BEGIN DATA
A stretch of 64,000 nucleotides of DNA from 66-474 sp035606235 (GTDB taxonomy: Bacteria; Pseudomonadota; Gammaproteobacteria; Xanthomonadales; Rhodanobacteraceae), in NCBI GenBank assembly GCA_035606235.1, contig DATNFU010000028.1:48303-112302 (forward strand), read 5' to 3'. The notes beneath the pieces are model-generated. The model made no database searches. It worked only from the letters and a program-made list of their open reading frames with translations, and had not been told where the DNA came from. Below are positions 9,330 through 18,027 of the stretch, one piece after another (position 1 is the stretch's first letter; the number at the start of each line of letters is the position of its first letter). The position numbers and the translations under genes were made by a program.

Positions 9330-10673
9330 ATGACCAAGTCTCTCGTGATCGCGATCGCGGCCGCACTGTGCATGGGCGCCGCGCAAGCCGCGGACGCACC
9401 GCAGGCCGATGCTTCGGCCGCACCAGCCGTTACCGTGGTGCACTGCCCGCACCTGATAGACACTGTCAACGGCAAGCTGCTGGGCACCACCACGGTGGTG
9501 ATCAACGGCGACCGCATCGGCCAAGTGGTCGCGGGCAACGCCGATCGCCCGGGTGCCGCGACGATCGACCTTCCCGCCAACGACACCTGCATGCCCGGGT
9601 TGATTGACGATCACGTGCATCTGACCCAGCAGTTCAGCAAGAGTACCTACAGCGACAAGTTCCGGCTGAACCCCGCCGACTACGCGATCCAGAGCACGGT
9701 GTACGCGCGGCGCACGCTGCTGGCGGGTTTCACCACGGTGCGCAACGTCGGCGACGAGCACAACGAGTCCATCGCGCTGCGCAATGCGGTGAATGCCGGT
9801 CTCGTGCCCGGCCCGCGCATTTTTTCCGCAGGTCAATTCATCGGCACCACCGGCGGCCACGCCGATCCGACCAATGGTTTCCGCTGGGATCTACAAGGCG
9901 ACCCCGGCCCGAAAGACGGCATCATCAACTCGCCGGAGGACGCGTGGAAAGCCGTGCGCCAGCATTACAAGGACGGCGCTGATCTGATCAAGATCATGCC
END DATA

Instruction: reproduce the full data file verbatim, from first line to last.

A stretch of 64,000 nucleotides of DNA from 66-474 sp035606235 (GTDB taxonomy: Bacteria; Pseudomonadota; Gammaproteobacteria; Xanthomonadales; Rhodanobacteraceae), in NCBI GenBank assembly GCA_035606235.1, contig DATNFU010000028.1:48303-112302 (forward strand), read 5' to 3'. The notes beneath the pieces are model-generated. The model made no database searches. It worked only from the letters and a program-made list of their open reading frames with translations, and had not been told where the DNA came from. Below are positions 9,330 through 18,027 of the stretch, one piece after another (position 1 is the stretch's first letter; the number at the start of each line of letters is the position of its first letter). The position numbers and the translations under genes were made by a program.

Positions 9330-10673
9330 ATGACCAAGTCTCTCGTGATCGCGATCGCGGCCGCACTGTGCATGGGCGCCGCGCAAGCCGCGGACGCACC
9401 GCAGGCCGATGCTTCGGCCGCACCAGCCGTTACCGTGGTGCACTGCCCGCACCTGATAGACACTGTCAACGGCAAGCTGCTGGGCACCACCACGGTGGTG
9501 ATCAACGGCGACCGCATCGGCCAAGTGGTCGCGGGCAACGCCGATCGCCCGGGTGCCGCGACGATCGACCTTCCCGCCAACGACACCTGCATGCCCGGGT
9601 TGATTGACGATCACGTGCATCTGACCCAGCAGTTCAGCAAGAGTACCTACAGCGACAAGTTCCGGCTGAACCCCGCCGACTACGCGATCCAGAGCACGGT
9701 GTACGCGCGGCGCACGCTGCTGGCGGGTTTCACCACGGTGCGCAACGTCGGCGACGAGCACAACGAGTCCATCGCGCTGCGCAATGCGGTGAATGCCGGT
9801 CTCGTGCCCGGCCCGCGCATTTTTTCCGCAGGTCAATTCATCGGCACCACCGGCGGCCACGCCGATCCGACCAATGGTTTCCGCTGGGATCTACAAGGCG
9901 ACCCCGGCCCGAAAGACGGCATCATCAACTCGCCGGAGGACGCGTGGAAAGCCGTGCGCCAGCATTACAAGGACGGCGCTGATCTGATCAAGATCATGCC